Let the Market Drive Our Energy Revolution, Not Special Interests

energy revolutionDavid Blackmon
Independent Energy Analyst/Consultant

America’s energy revolution is bringing huge economic benefits, but there are still many who oppose it simply to protect their own self interests.

America’s ongoing oil and natural gas revolution is delivering big benefits to our economy, our environment and to our nation’s security. As the world’s top energy producer, America is leveraging this position of strength to grow good-paying jobs and economic opportunity here at home while firming up important trading partnership with key allies abroad. The increasing use of natural gas in power generation is also improving our environment at the same time.

This positive shift is a win for the America people and a blow to nations that previously used their energy resources against the U.S. as a political weapon.

Thankfully in Washington, American energy dominance is a central focus of the Trump administration’s policy priorities. With smart, jobs- and consumer-focused policies at the federal level as well as in energy-producing states, our economy and global political muscle will only grow stronger.

Anyone who follows energy trends hears a lot of debate around new pipelines, and how anti-fossil fuel activists want to stop infrastructure development that’s critical to creating jobs and boosting America’s manufacturing sector. We see much less discussion in the energy-related news media about how refineries and existing pipelines are responding to energy revolution’s shifting market dynamics and the benefits these actions bring to consumers.

energy revolution

In the Midwest, refineries have made massive new investments – literally billions of dollars in capital – to expand operations to process more North American crude in recent years. According to Morningstar, these refiners can now process 300+ more mbopd today compared to 2010. And it’s a trend that will likely continue forward.

The result? More affordable, domestically-produced fuels – gasoline and diesel and jet fuel – for American consumers.

But more competition can be a scary thing for companies that fear change and have not planned for the future, and some are working aggressively to stop this positive progress from benefiting more Americans.

Throughout 2015, we saw aggressive push-back from some refiners during the debate to lift the decades-old ban on American oil exports. Prices will spike at the pump and jobs will be lost, they claimed. However, since that Jimmy Carter-era ban was lifted two years ago – on a bipartisan basis, no less – none of those claims have played out. In fact, that policy shift has now resulted in the United States becoming a major player in the international crude markets for the first time, enhancing our government’s leverage in negotiations with other countries.

With Midwest refiners ramping up output, current and new pipelines are adjusting accordingly because, well, that’s what free markets do.

In Pennsylvania, state regulators this week are considering one such commonsense, market-driven pipeline proposal that should be a no-brainer for approval given the clear consumer benefits it will provide.

Some strange bedfellows have emerged to oppose this project.  And while blocking pipelines and other key energy projects has become a full-time job for many activists, it’s not “keep it in the ground’ers” leading the opposition. The Laurel Pipe Line, after all, is already in the ground, having safely moved fuels from East Coast refineries to points west for the past six decades.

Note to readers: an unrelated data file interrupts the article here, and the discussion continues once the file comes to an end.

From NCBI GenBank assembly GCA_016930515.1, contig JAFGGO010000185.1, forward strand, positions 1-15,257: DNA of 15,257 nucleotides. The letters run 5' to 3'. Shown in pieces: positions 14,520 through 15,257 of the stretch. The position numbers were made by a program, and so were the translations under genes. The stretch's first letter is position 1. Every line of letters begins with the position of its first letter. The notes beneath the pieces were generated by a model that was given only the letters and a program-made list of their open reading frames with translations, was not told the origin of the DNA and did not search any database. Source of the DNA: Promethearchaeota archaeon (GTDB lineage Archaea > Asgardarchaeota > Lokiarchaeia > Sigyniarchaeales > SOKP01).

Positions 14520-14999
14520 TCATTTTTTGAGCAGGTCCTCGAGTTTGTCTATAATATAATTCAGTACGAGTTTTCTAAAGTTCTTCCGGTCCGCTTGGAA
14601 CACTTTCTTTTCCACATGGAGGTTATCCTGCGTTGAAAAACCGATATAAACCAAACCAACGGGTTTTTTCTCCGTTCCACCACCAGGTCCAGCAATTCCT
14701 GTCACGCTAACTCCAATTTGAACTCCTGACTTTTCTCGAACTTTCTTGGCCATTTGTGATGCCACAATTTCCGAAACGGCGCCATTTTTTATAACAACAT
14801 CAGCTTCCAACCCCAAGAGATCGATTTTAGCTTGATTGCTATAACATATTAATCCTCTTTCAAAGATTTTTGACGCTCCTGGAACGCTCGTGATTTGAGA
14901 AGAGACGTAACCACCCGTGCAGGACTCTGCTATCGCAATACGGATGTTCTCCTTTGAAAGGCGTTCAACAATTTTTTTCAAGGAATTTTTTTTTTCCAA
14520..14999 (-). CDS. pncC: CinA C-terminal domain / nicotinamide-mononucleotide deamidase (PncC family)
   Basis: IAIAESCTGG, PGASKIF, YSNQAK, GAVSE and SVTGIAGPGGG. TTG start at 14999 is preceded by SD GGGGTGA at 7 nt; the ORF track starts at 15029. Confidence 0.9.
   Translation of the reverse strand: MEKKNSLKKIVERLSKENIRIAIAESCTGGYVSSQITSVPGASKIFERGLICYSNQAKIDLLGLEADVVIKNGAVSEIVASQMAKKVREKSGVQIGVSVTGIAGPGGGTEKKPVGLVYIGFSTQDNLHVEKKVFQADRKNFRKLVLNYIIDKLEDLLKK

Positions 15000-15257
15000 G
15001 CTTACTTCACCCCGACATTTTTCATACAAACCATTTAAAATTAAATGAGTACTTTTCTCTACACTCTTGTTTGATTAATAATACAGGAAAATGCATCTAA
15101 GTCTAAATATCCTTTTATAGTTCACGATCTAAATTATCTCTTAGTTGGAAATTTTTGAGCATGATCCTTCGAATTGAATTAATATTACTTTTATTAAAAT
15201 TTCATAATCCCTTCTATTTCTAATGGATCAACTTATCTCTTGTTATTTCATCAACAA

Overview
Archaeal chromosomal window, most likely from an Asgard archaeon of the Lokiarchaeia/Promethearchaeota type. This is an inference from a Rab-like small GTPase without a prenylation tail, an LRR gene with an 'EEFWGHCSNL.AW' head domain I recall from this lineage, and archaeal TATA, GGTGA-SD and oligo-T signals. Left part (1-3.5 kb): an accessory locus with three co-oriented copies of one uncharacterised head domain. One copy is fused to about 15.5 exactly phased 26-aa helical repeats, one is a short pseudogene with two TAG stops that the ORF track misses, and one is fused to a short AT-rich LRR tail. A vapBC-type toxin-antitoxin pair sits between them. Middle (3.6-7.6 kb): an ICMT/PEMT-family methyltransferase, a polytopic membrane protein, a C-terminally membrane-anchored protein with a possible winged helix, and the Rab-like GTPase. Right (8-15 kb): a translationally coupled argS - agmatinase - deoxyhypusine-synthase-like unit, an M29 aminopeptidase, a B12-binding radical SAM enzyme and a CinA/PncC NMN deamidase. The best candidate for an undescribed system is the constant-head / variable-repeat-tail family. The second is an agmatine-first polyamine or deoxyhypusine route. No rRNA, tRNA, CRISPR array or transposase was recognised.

Instead, several businesses are working together to block the proposed partial reversal of this pipeline, claiming – you guessed it – that jobs will be lost and prices will increase for consumers.

The problem is, the facts don’t really support those arguments. Westward deliveries from East Coast refiners whose output keeps falling have dwindled (note that they rely heavily on OPEC- and other overseas imports). Midwest refiners, however, want to use that pipeline to reach more regional consumers.

Philadelphia-area refiners – including those who’ve received heavy taxpayer subsidies – want the state to again prop up their business by maintaining westward flow on a section of pipeline that’s increasingly underutilized. And fuel retailers with a hold on certain markets want the state to help them preserve that position – and keep competition at bay no matter the potential benefits to consumers.

energy revolution

Reversing Laurel between Pittsburgh and the Altoona area – as its operator, Buckeye Partners LLC, has proposed – would bring an additional 40,000 barrels a day of lower-cost, American-made fuel into Pennsylvania. This is a market-based business decision that would definitely benefit consumers.  Blocking those benefits to artificially protect selective business interests that have failed to keep up with the energy revolution would be the worst form of government picking winners and losers – a scenario that always harms consumers.

While many policymakers, academics and leading free-market organizations have voiced support of this project, others are clinging to the less productive status quo. Perhaps most surprisingly, some are Republicans who ironically claim to support enhanced competition and free markets, talking points that make no sense when one considers the position they’ve staked out on this issue.

Energy policies – in Washington and in states, including Pennsylvania – should put American consumer’s first, not special interests and corporate rent-seekers. Letting Laurel move forward with its proposed flow reversal is a no-brainer for good energy policy, because it’s a business decision driven by the markets, not by regulators.

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